findings similar to those previously reported in whom
From the *Depatment of Pathology, University of Utah School of
Medicine, and the Departments of tNeurology, $Pathology, SNeurosurgery, and ”Pediatrics, Primary Childrens’ Medical Center, Salt
Lake City, LJT.
Received May 23, 1989, and in revised form Oct 24, 1989, andJan
12, 1990. Accepted for publication Jan 15, 1990.
Address correspondence to Dr Andrews, Department of Pathology,
St Mark‘s Hospital, 1200 East 3900 South, Salt Lake City, UT
we also found evidence of immune complex disease.
This is, to our knowledge, the first report describing
immunopathological changes in brain tissue from a patient with this syndrome.
Case Report
A previously healthy white girl, at age 3 years, 9 months,
spontaneously developed simple partial seizures involving
the left face, arm, and leg with associated aphasia and postictal paralysis lasting 1 to 2 minutes. Family history was unremarkable. Initial neurological examination and magnetic resonance imaging head scan were normal. Phenobarbital and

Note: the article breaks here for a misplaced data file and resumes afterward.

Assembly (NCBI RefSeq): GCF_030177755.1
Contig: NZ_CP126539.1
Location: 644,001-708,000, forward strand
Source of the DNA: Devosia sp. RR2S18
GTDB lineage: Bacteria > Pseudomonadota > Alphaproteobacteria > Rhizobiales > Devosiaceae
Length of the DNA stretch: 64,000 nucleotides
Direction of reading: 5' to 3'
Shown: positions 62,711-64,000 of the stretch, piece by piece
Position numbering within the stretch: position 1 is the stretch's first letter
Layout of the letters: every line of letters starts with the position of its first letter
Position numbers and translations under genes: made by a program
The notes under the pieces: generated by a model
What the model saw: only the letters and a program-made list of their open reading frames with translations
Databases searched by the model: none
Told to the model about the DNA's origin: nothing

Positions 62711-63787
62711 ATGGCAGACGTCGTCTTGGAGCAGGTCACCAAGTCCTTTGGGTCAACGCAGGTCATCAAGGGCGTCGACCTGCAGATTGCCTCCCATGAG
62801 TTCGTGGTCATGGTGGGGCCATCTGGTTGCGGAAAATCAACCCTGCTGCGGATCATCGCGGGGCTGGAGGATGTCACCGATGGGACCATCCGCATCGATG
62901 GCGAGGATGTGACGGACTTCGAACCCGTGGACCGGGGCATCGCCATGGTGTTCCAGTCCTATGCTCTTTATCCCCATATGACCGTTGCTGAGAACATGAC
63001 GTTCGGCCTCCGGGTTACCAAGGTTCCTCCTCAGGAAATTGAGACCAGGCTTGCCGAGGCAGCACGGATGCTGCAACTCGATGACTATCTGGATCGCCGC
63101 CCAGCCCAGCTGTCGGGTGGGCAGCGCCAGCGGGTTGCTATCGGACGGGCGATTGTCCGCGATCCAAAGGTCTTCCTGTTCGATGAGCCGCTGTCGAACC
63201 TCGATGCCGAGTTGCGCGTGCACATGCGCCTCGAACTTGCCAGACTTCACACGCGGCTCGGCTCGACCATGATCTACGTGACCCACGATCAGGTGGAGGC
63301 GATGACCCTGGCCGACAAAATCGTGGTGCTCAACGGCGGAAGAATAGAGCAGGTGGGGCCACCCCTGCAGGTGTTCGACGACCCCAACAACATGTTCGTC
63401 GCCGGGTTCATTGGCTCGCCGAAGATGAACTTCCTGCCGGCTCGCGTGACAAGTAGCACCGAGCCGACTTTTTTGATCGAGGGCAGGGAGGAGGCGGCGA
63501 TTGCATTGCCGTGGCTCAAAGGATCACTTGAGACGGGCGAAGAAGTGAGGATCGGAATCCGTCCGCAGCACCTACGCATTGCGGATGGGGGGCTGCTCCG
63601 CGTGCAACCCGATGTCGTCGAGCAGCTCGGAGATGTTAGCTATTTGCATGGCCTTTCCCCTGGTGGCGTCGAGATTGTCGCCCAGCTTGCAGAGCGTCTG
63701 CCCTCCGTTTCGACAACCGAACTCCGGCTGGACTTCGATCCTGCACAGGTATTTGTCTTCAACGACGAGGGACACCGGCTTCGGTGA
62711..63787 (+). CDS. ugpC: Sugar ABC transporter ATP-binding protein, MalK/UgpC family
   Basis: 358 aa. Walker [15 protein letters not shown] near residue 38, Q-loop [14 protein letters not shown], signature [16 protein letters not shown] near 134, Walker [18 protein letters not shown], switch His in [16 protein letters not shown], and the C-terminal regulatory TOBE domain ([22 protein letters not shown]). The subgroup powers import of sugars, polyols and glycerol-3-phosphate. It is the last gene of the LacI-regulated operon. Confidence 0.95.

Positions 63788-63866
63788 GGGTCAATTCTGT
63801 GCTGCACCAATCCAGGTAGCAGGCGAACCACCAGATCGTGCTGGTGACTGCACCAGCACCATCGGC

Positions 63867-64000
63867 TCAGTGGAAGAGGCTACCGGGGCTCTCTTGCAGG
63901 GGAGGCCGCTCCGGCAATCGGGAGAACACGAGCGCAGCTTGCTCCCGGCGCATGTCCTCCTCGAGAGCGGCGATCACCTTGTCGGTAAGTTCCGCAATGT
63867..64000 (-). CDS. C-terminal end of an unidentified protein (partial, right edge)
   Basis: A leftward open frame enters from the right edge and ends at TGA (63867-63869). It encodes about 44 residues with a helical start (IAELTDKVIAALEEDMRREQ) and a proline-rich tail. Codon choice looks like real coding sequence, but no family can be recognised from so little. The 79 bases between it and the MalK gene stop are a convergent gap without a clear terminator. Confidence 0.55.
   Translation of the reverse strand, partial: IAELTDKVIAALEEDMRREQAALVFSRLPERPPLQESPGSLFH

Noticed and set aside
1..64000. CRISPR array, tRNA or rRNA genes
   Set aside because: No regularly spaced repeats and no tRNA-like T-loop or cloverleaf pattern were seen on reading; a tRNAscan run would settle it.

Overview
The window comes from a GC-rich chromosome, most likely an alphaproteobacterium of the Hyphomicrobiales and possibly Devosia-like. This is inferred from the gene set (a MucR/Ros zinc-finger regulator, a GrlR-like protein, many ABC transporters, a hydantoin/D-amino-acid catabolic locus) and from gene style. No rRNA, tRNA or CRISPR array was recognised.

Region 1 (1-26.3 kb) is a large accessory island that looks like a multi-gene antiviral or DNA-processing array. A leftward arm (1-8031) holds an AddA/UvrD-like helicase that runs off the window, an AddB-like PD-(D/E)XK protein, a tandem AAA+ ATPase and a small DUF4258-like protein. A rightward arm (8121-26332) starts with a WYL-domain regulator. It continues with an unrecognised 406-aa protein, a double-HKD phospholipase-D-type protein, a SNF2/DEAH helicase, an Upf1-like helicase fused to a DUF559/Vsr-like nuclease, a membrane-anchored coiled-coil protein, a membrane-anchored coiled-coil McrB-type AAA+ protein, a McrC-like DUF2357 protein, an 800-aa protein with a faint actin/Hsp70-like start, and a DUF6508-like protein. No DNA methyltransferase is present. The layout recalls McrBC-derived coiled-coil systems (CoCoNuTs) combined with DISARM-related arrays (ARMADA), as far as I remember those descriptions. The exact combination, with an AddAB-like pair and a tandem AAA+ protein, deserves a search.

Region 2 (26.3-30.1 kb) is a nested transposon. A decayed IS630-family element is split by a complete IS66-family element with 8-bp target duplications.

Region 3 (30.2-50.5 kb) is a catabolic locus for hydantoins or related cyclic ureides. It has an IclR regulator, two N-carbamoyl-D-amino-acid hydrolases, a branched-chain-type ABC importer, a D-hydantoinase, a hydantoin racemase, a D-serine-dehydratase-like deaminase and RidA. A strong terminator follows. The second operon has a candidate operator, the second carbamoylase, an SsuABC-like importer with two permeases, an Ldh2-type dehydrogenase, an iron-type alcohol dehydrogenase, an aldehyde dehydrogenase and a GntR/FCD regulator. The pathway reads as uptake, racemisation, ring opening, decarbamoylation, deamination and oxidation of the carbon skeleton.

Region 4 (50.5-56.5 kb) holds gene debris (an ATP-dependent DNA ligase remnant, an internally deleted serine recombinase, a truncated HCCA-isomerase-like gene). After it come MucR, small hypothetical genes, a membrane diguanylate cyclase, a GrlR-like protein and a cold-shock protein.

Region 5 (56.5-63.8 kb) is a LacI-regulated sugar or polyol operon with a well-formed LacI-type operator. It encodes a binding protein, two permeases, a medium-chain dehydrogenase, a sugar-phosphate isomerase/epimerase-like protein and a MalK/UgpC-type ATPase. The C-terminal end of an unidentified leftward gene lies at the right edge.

methsuximide caused a rash. Valproic acid, carbarnazepine,
clorazepate dipotassium, ethosuximide, phenytoin, and paraldehyde were also used during the course of seizure therapy.
Serial electroencephalograms demonstrated bilateral epileptiform activity with right hemispheric preponderance. Serial
head scans over a 2-year period demonstrated progressive
right cortical and subcortical atrophy, and a severe spastic left
hemiparesis developed. Cerebral angiography was noncontributory . Normal laboratory results, in addition to routine
blood and urine studies, included cerebrospinal fluid (CSF)
(demonstrating 2-7 lymphocytes per cubic millimeter; 0- 1
red blood cells per cubic millimeter; glucose, 5 1-60 mg idl;
protein, 19-21 mgidl), serum copper and ceruloplasmin,
serum amino acid screening, urine organic acid screen,
leukocyte lysosomal enzymes, serum long chain fatty acids,
leukocyte electron microscopy, prothrombin time, partial
thromboplastin time, protein S, protein C, and antithrombin
111. Serum viral antibody titers and lupus erythematosus